If I were in charge, I’d get Hugh Jackman to sign a contract right now for the next few years. The Oscars are better I think for a little familiarity, and I miss the days of the tried-and-true host who’s both a funny man, a classy man, and a music man – and Hugh won on all counts I think. On the other hand, here’s to changing things up – like the prettiest set design ever, the return of the big musical numbers, and the five previous winners honoring personally each nominee in the acting categories. One of my favorite parts of the Oscars: Watching them react to each other, and those categories were stuffed full of moving.
Here are some nominees for my favorite moments: First up, the musical numbers. I told you I think even life should “periodically burst into song, and dance about the stage,” so I was all for the very cool opening number, the heart-stopping “Musical is Back” routine, and the performances of the three nominated songs. (What happened to five? For a year in which the musical is back, there was a shocking lack of big movie songs apparently). I even liked it when Hugh cracked up during the unique song about not yet having seen The Reader. And, while I’m signing contracts, I think Beyonce should be considered the official Oscar singer. Remember the year she sang three of the five songs, and they were all in such a unique style? She’s just really, really good. Plain and simple.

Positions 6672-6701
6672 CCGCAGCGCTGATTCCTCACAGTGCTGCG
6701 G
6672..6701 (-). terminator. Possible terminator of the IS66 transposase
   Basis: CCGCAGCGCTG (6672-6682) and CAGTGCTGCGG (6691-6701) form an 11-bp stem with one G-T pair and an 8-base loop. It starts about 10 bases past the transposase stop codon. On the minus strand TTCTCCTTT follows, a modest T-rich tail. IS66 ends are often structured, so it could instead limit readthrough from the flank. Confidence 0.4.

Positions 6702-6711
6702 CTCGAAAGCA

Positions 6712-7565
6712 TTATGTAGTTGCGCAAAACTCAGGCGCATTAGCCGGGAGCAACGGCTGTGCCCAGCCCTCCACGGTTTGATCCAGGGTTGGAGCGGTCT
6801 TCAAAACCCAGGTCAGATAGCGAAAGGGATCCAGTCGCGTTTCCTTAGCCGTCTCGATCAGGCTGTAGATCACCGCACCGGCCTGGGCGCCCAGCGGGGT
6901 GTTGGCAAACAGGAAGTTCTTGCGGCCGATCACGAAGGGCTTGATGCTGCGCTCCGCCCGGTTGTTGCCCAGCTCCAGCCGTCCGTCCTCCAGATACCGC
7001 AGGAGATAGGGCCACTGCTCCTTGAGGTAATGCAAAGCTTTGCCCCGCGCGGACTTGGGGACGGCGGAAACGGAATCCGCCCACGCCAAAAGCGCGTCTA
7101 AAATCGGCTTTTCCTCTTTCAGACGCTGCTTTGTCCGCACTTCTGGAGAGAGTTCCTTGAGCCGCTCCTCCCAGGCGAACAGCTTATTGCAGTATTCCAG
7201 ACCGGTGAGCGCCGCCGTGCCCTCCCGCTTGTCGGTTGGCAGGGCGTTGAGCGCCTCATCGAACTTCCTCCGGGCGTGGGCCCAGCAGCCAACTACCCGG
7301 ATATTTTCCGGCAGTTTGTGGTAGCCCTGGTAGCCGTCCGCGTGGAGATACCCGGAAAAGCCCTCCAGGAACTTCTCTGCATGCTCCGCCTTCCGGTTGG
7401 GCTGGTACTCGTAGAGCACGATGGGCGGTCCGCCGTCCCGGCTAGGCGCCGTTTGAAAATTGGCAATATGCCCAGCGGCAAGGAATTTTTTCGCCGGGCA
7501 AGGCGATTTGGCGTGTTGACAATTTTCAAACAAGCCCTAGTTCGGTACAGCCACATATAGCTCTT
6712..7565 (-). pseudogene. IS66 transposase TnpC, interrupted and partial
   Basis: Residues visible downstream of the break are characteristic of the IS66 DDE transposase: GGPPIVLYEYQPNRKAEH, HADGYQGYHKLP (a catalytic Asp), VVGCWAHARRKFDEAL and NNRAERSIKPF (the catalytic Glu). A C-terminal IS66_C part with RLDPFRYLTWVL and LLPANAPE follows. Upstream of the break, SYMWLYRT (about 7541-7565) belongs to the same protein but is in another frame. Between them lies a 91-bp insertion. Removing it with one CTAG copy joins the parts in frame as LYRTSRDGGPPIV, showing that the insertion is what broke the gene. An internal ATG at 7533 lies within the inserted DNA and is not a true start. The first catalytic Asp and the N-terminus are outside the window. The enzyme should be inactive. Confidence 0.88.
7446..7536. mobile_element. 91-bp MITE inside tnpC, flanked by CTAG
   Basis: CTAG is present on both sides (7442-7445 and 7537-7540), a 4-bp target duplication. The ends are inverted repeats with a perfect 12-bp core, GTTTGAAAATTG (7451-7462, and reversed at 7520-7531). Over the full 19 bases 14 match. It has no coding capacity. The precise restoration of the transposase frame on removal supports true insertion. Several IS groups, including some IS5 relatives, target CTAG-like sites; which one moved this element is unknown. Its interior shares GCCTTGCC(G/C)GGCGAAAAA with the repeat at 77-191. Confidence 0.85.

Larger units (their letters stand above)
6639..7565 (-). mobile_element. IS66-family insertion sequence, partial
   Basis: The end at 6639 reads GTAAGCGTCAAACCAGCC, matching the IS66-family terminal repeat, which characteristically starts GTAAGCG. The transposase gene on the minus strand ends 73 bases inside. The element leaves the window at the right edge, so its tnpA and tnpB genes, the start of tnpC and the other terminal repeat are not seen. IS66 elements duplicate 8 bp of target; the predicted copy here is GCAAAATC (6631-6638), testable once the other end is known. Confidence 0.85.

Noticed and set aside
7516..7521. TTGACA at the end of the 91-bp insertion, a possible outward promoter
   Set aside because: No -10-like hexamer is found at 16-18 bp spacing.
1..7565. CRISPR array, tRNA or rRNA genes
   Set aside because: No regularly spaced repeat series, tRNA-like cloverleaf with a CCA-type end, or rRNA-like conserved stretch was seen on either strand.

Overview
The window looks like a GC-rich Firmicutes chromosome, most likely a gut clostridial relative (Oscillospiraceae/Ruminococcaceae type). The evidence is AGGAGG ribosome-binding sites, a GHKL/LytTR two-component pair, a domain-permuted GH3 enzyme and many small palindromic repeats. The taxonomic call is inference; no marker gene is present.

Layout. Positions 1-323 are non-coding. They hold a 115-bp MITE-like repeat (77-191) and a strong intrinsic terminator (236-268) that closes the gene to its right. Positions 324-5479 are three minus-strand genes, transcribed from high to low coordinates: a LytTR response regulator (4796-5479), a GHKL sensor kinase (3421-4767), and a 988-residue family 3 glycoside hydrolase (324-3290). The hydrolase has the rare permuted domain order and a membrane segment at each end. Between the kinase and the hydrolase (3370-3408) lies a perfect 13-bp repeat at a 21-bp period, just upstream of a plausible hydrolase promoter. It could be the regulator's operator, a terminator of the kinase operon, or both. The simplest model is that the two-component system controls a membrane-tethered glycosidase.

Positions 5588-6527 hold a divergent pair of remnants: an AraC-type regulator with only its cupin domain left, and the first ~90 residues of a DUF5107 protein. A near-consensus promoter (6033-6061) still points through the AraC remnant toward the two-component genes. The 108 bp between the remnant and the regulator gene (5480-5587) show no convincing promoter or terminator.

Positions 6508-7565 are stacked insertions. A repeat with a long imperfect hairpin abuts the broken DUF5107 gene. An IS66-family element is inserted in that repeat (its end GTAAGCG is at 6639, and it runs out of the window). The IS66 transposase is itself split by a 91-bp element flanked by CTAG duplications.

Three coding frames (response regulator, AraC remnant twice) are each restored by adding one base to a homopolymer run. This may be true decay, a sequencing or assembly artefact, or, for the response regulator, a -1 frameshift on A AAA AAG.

Next I wrote down, “Heath’s family.” It was a very gracious acceptance speech from the people who surely knew Heath Ledger the best. But what moved me most were the tears in the audience. I wondered which of them had been his dear friends, which of them cried simply because of a young life lost too soon, and which of them – perhaps – were parents too and empathized with the painfully beautiful thought of accepting such a high honor for a child who shouldn’t have, but did, go before you. I like it when people seem to notice us out there on our couches with popcorn soaking in every minute. I like it when they say, “I used to give this speech with a shampoo bottle,” (a la Kate Winslet last night), or when they remind us that, “Anything’s possible”.
Last night my favorite moment like that was when the director for Slumdog Millionaire complimented the beautiful set design, saying, “I don’t know what it looks like at home, but here it’s bloody wonderful.” I believe you, Mr. Boyle, yes I do. And it’s so nice of you to tell me that like you’re the friend of a friend who lucked out enough to know somebody who knows somebody who got you into the show and then took a picture of it on your blackberry and texted it my way. I now feel even more like I was there.
I mentioned the musical numbers, right? [This post used to link to a You Tube video of The Musical is Back, but the video no longer appears there.] But then, after all this, came my favorite part of all. I know for sure it was my favorite, because I found the clip HERE [link no longer available], and I’ve watched it over and over today. It was Kate Winslet’s father whistling to her across that huge room of somebodys. Her reaction was like end-of-the-movie, thank-God-they-found-each-other, dreams-come-true sublime.
Of course, the soundtrack to this year’s Oscars was apparently Jai Ho from Slumdog Millionaire – a movie I am SO GLAD I saw before Oscar night. And what a great movie to win so many Oscars. It’s about rising above, finding your destiny, fighting for love – all the good stuff. Where I watched the show, we wore bright yellow scarves in honor of the movie and that happy theme. Jai Ho means, “May the victory be yours.” I am loving that.